It should be noted that law firm valuation methods are not “either/or.” In most cases, it makes sense to consider multiple different valuation approaches to determine the proper valuation for a law firm and when a true valuation analysis is done more approaches are utilized and typically weighted by how applicable they may be to the subject law firm. 

Many Factors Affect the Valuation of a Law Firm

A law firm should always be valued on a fact-specific basis that considers all methods, but also the non-financial aspects of the firm that may make it unique and push the value up (or down). A careful assessment is needed of the law firm’s prior, current, and future financial position along with these other factors. There is a wide range of different things that will impact the core value of a law firm. Specific factors that can impact the valuation of a law firm include: 

  • Revenue (both historical and year-to-date)
  • Size of practice (number of attorneys and staff)
  • The value of hard assets
  • Ongoing financial liabilities, including debts 
  • Historical and current-year profitability
  • Type of practice area
  • Location of the practice
  • Involvement of the owner-attorney in legal work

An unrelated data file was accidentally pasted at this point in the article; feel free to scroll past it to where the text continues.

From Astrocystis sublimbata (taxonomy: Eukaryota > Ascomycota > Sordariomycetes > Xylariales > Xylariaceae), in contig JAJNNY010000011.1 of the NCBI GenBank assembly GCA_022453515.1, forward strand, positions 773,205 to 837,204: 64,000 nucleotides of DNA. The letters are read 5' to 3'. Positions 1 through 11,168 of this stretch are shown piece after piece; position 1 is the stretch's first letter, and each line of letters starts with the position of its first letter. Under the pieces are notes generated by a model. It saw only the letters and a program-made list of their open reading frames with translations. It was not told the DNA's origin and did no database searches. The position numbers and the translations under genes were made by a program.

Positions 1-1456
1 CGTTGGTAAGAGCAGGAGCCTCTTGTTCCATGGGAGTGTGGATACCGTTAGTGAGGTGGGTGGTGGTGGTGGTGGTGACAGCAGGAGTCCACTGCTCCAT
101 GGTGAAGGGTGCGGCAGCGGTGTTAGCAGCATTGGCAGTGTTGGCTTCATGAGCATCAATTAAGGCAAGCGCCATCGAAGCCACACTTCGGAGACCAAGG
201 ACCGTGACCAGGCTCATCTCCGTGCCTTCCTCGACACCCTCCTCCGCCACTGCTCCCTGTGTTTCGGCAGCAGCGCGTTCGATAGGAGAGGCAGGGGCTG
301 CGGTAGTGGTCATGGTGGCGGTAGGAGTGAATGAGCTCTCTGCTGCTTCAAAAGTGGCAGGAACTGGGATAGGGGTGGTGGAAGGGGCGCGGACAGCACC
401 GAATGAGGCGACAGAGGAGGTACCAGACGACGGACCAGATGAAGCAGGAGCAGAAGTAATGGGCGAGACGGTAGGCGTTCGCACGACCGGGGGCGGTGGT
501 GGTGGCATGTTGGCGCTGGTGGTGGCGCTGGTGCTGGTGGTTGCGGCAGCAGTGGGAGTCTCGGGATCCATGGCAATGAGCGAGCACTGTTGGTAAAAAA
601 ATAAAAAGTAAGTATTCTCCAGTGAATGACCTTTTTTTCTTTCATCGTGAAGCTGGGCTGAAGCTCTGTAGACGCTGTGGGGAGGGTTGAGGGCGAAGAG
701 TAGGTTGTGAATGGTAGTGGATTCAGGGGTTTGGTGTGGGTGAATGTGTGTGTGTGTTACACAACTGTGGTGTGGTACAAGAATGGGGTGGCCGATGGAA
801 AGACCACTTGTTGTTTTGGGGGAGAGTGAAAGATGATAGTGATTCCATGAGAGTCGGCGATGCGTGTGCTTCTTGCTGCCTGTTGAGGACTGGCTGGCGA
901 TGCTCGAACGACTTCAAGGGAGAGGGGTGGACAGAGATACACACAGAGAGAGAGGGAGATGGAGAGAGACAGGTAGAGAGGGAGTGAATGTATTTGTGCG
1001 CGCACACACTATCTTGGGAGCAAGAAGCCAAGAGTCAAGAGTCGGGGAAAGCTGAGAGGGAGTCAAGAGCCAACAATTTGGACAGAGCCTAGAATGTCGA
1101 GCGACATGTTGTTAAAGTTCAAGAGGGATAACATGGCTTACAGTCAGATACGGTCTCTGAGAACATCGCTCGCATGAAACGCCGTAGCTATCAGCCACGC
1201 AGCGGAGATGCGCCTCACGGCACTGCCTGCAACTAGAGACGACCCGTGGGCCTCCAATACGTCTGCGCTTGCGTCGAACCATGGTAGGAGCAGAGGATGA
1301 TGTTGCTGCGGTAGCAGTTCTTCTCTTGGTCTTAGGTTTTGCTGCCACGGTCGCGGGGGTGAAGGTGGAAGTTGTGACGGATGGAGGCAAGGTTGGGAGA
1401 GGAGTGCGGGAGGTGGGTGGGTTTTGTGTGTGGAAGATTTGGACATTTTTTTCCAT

• Marketing and brand
  • Demand for practice area
  • And many more.

Law Firm Valuation Tip: Documentation is key. Whether you are buying or selling a law firm, it is crucial that you thoroughly review all of the firm’s financial documents and records. This includes everything from annual financial statements to business tax returns to appraisals of hard assets. To determine the true financial picture of a law firm a comparison and new model of the financials are usually built to show the true normalized financials.

Both Buyers and Sellers Need to Get the Valuation Right 

Price matters. A seller of a law firm that undervalues their business is getting less than they deserve. An enormous amount of time and effort goes into building a successful law firm. Along the same lines, a buyer that pays more for a law firm than it is actually worth will be in a challenging financial position. It may be difficult to make out well on the investment.